Causality in Solving Economic Problems
Citable Link (URL):http://resolver.sub.uni-goettingen.de/purl?gs-1/7551
First published (peer reviewed)
Journal of Problem Solving 2010; 32(1) p.106-130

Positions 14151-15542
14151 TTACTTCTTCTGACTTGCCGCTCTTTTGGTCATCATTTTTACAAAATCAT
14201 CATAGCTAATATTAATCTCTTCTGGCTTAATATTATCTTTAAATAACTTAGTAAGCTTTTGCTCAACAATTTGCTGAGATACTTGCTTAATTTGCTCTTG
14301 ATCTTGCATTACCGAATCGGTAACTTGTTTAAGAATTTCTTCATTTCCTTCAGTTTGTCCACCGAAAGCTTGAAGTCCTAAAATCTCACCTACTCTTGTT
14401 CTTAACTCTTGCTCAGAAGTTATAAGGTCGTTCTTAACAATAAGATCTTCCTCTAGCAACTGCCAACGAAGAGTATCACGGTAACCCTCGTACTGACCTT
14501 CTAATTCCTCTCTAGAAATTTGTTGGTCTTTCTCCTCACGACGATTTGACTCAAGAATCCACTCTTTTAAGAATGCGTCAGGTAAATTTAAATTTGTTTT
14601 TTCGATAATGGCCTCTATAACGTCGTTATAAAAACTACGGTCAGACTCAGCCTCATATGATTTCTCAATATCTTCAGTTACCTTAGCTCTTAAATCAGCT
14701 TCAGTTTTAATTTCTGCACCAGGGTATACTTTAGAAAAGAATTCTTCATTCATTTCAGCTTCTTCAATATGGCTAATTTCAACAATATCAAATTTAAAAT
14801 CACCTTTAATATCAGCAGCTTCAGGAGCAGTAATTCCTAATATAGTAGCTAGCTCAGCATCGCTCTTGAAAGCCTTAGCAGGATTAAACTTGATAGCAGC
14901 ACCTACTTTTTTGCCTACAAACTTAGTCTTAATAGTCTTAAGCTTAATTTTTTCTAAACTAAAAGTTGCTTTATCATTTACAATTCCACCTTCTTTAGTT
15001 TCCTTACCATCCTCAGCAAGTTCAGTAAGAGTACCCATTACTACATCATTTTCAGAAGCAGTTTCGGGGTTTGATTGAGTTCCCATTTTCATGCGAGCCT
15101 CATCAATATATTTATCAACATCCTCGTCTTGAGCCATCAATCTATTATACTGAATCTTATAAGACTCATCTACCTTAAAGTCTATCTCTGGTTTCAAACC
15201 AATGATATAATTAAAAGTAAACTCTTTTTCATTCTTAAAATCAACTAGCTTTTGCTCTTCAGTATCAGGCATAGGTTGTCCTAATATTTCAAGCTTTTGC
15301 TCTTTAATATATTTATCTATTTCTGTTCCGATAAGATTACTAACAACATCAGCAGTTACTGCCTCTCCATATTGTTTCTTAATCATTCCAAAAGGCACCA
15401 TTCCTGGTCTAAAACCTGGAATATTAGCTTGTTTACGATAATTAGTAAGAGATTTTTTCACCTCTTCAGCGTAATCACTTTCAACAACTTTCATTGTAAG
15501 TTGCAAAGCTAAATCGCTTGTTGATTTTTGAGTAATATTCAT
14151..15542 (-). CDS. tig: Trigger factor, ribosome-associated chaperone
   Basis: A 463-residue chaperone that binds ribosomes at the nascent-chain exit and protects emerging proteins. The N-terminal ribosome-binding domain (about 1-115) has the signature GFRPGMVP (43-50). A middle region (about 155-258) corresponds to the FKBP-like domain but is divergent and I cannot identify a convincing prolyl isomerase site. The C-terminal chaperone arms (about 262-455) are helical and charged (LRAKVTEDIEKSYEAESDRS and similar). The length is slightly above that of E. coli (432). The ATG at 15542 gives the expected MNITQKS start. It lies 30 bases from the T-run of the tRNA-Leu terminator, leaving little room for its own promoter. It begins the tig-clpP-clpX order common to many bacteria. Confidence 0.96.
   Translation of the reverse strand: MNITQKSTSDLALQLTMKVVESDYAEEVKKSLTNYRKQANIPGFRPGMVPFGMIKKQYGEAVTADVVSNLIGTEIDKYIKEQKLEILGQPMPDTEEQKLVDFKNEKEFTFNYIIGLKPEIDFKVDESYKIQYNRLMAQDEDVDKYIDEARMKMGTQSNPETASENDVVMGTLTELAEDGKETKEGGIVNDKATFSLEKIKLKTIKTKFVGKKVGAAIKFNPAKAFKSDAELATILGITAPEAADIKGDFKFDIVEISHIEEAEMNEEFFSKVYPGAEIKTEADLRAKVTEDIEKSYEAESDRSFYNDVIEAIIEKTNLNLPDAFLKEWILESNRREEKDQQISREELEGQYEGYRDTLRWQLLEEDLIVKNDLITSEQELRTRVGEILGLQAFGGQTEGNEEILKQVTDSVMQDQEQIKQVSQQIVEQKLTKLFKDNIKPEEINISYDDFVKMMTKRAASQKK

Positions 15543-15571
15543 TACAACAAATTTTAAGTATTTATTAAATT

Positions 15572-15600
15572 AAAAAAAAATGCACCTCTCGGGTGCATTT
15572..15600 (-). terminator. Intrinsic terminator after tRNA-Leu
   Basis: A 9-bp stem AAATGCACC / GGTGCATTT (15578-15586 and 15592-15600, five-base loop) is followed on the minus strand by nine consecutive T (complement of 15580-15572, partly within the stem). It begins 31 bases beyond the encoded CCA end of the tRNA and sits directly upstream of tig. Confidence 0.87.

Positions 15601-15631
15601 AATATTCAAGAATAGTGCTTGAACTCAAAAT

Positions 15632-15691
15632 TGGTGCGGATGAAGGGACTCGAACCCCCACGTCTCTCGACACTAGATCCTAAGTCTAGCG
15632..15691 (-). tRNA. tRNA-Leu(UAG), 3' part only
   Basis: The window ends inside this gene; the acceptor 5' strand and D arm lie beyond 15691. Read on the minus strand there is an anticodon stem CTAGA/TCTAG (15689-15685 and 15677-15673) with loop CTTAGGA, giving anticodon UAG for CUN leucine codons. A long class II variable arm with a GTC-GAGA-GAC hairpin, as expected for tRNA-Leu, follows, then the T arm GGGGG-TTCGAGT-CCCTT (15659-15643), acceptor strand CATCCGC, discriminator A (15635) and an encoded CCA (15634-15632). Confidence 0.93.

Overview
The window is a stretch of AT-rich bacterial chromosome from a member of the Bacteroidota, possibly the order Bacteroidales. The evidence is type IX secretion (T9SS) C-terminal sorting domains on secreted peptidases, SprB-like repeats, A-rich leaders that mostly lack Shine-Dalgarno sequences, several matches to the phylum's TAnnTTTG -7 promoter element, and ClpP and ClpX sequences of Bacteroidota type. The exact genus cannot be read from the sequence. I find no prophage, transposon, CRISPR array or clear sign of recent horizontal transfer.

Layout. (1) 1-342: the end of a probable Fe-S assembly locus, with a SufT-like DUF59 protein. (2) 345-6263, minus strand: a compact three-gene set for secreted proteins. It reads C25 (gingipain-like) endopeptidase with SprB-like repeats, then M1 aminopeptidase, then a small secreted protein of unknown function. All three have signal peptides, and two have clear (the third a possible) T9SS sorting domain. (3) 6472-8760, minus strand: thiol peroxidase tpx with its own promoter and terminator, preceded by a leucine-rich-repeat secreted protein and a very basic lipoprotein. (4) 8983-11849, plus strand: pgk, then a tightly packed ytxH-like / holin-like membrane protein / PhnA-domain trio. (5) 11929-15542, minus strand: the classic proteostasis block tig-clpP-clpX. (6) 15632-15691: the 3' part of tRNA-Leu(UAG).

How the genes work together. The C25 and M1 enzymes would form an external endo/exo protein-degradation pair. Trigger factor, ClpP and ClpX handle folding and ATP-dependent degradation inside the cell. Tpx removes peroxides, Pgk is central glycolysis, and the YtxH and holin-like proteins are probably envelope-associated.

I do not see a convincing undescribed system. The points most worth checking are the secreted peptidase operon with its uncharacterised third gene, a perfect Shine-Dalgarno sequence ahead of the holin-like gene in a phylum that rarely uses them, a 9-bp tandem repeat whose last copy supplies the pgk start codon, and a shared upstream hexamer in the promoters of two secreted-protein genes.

The role of causal beliefs in people’s decisions when faced with economic problems was investigated. Two experiments are reported that vary the causal structure in prisoner’s dilemma-like economic situations. We measured willingness to cooperate or defect and collected justifications and think-aloud protocols to examine the strategies that people used to perform the tasks. We found: (i) Individuals who assumed a direct causal influence of their own action upon their competitor’s action tended to be more cooperative in competitive situations. (ii) A variety of different strategies was used to perform these tasks. (iii) Strategies indicative of a direct causal influence led to more cooperation. (iv) Temporal cues were not enough for participants to infer a particular causal relation. It is concluded that people are sensitive to causal structure in these situations, a result consistent with a causal model theory of choice (Sloman & Hagmayer, 2006).